This Town is Dying

Moneybox
A blog about business and economics.
July 8 2013 11:19 AM

The Town of This Town Is Dying and Everyone Hates the Result

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Tammy Haddad, who I think is actually not a particularly important person.

Photo by Kris Connor/Getty Images

This week everyone who cares about politics and lives in New York is talking about Mark Leibovich's new book This Town about how smarmy and terrible Washington, D.C., is. Just talking about the excerpt in the New York Times Magazine, what strikes me about Leibovich's focus is that the town he's profiling is dying.

It's not dead, of course. But it's dying. If you want to understand American politics in 2013 these stories about smarmy influence peddlers and incestuous networks of has-beens and wannabes back-scratching at dinner parties west of Rock Creek Park is not where you want to go. In This Town, TARP passes on the first vote. In This Town, the Affordable Care Act does such a good job of checking the interest group boxes that it gets 75 votes in the Senate. In This Town, debt ceiling brinksmanship is unthinkable. In This Town, Alan Simpson and Erskine Bowles persuade everyone to cut entitlement programs and middle class tax expenditures in order to finance lower marginal income tax rates on rich people. In This Town, sequestration doesn't take an axe to defense contractors.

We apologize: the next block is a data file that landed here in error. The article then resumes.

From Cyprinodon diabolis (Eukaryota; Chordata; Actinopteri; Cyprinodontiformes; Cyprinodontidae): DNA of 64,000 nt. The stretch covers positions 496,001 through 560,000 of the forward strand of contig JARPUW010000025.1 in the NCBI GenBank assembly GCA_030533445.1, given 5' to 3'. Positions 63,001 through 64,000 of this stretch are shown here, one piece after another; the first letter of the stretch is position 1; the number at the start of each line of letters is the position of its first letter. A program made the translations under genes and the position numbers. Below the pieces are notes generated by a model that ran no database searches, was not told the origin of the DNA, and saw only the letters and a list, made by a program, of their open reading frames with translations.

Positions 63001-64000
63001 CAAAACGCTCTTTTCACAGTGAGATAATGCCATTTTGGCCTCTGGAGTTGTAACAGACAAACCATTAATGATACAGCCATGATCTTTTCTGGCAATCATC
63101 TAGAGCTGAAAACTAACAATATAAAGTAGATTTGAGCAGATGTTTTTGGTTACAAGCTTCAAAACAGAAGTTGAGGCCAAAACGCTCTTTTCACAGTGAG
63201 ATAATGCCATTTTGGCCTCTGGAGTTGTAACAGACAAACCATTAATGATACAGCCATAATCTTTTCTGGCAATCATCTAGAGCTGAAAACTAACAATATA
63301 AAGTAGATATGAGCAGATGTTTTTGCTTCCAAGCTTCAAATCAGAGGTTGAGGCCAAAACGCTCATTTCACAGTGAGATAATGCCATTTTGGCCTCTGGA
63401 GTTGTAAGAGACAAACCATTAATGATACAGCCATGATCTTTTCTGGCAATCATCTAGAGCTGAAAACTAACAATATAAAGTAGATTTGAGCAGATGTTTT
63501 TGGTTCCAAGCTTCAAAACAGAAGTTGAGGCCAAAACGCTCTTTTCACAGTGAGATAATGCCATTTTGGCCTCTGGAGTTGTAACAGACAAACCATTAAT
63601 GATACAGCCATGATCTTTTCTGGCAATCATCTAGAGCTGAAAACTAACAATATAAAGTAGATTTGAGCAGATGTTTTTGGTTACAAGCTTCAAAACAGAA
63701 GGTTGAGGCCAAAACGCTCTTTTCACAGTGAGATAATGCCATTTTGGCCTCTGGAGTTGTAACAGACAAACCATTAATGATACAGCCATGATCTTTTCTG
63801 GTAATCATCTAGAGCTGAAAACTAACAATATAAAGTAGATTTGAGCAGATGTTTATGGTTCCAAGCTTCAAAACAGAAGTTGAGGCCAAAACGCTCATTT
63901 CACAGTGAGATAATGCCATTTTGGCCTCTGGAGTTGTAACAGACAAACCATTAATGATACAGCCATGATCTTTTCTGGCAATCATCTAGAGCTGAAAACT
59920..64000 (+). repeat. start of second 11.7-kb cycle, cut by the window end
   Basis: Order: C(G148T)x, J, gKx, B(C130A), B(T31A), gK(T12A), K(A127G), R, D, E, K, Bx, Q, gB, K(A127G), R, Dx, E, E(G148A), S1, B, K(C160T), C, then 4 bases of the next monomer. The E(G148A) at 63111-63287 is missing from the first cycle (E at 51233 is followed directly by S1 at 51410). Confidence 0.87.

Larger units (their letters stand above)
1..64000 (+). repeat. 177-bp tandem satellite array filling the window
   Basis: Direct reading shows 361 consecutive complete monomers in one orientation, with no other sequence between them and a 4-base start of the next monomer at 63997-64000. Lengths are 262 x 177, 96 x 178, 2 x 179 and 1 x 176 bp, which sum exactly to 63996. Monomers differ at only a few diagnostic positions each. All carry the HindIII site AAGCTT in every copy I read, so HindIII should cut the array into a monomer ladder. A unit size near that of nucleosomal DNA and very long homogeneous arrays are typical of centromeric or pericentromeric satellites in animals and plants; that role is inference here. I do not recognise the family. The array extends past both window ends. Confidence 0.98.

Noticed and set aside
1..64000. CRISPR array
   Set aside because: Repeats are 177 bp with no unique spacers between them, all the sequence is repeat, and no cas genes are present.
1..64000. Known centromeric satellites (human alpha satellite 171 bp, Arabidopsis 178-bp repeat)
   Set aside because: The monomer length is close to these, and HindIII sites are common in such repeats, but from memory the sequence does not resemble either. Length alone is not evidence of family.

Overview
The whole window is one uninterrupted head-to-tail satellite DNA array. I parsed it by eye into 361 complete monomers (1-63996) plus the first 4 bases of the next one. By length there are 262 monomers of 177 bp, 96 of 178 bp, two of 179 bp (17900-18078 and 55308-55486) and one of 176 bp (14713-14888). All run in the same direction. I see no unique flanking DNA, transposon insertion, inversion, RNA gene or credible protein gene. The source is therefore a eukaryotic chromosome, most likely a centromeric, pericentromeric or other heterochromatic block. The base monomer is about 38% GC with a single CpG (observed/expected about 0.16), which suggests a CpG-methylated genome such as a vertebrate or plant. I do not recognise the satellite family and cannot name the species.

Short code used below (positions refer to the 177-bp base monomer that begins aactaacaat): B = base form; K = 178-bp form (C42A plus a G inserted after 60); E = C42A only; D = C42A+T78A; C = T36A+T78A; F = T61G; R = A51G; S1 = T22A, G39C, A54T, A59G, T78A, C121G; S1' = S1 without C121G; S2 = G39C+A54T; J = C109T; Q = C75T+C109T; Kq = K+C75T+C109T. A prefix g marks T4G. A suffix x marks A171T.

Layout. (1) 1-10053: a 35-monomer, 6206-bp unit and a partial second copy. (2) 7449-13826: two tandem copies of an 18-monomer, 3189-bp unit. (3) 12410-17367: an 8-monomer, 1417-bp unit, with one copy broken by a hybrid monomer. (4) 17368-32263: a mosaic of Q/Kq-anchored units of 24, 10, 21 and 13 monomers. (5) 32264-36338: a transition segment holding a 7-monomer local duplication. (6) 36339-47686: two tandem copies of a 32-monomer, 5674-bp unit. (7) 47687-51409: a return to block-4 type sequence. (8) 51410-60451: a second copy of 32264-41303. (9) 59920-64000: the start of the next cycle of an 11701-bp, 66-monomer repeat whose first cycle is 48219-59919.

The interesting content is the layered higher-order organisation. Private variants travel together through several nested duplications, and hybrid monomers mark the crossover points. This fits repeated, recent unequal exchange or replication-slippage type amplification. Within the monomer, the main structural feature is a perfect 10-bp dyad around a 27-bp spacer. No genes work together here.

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Now I'm not going to tell you that This Town (the place) is dead. TARP did pass. This Town very much brought us the 2007 energy bill. This Town has let Simpson and Bowles dominate the policy agenda for months despite an utter lack of public support. This Town will probably work out a corrupt and gross farm bill. This Town did ultimately avert debt ceiling apocalypse. This Town stands some chance of getting a comprehensive immigration reform bill done.

But it's dying. In a super-literal way, the city that I live in—where people live on the Green Line or in Bloomingdale/Eckington/LeDroit Park or out on H Street NE—is a very different city from the one Leibovich profiles. And the now-dominant political paradigm is one in which ideology and partisanship carry much more weight, and personal connections and relationships carry much less. It's a paradigm in which all the Democratic senators support immigration reform, even when they represent Ohio or Alaska or Louisiana. It's a paradigm in which there's no set of concessions you make to moderate Republican senators from Maine to get them to back your health care bill. There are many fewer angles to work, and many fewer favors to call in. It's in a lot of ways a town that's remedied the things people used to say they hated about Washington. It's become a city of principle, and a city where much less gets done in backroom deals. But it's also a city with much more vicious partisanship and much less of a spirit of "let's compromise for the public good." It's a city that people have come to hate for whole different reasons and in whole different ways.

But whether you think it's been change for the better or for the worse, it's clearly the direction things are going. Nationalized, very partisan politics in which elected officials are looking over their shoulders at a blend of ideologically motivated grass-roots and ideologically motivated mega-donors and falling in line. Carl Hulse had a piece over the weekend in the NYT about how Harry Reid came to be an orthodox liberal on a whole range of issues that I think tells you the real story of politics today—more sorting, less deal-making.

Matthew Yglesias is the executive editor of Vox and author of The Rent Is Too Damn High.

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